In Group 2, 12 of 21 mutation carriers (data missing on one subject), or 57%, had subjective cognitive impairment that was no different from the rate in non-mutation carriers (6/14 = 43%, Fisher's 2-sided exact test, p = 0.50). When informants' responses to the question regarding subjects' cognitive loss were compared, 1 out of 14 (7%) of non-carriers' informants reported such complaints compared to 9/22 (41%) of carriers' informants (Fisher's 2-sided exact test, p = 0.054). Among the seven carriers with MCI, five had subjective cognitive complaints and the informants of five of seven carriers thought the subjects had cognitive deficits.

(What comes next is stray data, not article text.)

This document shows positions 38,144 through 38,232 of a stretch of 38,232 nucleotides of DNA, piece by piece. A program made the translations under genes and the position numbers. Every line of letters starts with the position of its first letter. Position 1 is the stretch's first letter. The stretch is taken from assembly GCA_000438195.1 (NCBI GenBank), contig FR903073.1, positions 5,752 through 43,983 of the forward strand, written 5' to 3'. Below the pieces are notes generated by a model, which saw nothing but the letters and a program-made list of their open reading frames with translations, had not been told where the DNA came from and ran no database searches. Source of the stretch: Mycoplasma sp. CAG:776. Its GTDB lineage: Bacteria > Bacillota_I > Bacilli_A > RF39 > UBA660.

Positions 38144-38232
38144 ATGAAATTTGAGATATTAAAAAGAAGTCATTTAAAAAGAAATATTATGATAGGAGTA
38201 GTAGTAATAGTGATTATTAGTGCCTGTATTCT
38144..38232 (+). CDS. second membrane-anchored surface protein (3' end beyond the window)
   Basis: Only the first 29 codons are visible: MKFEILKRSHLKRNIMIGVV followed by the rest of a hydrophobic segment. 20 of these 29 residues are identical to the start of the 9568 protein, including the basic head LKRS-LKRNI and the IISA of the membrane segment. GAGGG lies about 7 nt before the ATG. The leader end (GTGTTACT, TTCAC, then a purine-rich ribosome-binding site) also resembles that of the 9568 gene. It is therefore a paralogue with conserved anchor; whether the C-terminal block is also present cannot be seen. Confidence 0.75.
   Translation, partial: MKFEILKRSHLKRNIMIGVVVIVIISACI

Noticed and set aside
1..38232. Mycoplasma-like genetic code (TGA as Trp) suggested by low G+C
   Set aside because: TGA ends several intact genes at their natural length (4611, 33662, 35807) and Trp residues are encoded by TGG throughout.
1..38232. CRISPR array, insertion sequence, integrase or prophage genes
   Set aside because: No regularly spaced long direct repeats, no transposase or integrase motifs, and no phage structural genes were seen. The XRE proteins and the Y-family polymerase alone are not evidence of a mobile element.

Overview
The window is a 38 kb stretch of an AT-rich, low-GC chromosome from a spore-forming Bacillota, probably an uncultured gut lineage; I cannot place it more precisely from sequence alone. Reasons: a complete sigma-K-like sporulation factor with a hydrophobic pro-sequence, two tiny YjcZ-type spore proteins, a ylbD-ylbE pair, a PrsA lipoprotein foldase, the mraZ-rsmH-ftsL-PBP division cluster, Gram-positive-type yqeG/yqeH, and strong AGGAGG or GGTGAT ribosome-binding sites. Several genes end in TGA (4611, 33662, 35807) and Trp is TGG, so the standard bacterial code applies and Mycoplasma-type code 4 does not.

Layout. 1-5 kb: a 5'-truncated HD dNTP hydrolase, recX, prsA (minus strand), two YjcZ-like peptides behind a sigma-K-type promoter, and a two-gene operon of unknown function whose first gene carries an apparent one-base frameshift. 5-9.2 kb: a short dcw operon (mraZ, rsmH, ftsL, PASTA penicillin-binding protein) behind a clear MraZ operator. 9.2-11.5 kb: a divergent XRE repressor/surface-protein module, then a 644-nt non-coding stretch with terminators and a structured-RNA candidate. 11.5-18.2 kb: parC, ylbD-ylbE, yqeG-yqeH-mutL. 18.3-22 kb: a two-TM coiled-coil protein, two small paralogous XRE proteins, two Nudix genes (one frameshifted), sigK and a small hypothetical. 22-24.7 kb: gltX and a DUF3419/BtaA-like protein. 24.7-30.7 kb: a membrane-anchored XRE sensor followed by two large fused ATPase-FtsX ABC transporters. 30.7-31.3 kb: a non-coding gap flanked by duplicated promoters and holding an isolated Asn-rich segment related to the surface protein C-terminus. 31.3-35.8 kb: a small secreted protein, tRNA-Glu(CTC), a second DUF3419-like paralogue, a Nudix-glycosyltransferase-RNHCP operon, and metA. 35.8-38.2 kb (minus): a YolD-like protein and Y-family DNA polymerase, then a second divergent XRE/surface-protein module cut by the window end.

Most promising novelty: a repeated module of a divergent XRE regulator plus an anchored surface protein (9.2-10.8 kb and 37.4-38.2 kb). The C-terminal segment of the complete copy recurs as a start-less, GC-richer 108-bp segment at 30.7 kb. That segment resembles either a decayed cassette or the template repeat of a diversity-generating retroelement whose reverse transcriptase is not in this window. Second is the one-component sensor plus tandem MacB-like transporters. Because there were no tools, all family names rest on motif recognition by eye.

We applied the Petersen criteria for MCI to a population that is destined to develop AD in the future. We employed two different neuropsychological test batteries and found diverse relative prevalences of MCI subtypes. In Group 1, using a composite score in which only 1 of 3 tests had a delayed recall component, no subjects met criteria for single domain amnestic MCI though 3 subjects met criteria for multiple domain amnestic MCI. When this single test was used as the verbal memory measure, 3 subjects met criteria for single domain amnestic MCI out of a total of 17 subjects with MCI. The results of MCI classification in Group 2 were more in-line with what is reported in sporadic AD with 5 of 7 subjects with MCI having memory impairment and 3 of these having single domain amnestic MCI. We feel that the sensitivity of MCI classification to differences in the methods used to quantitate cognition demonstrated in this example highlights a weakness of a classification scheme based largely on neuropsychological test scores.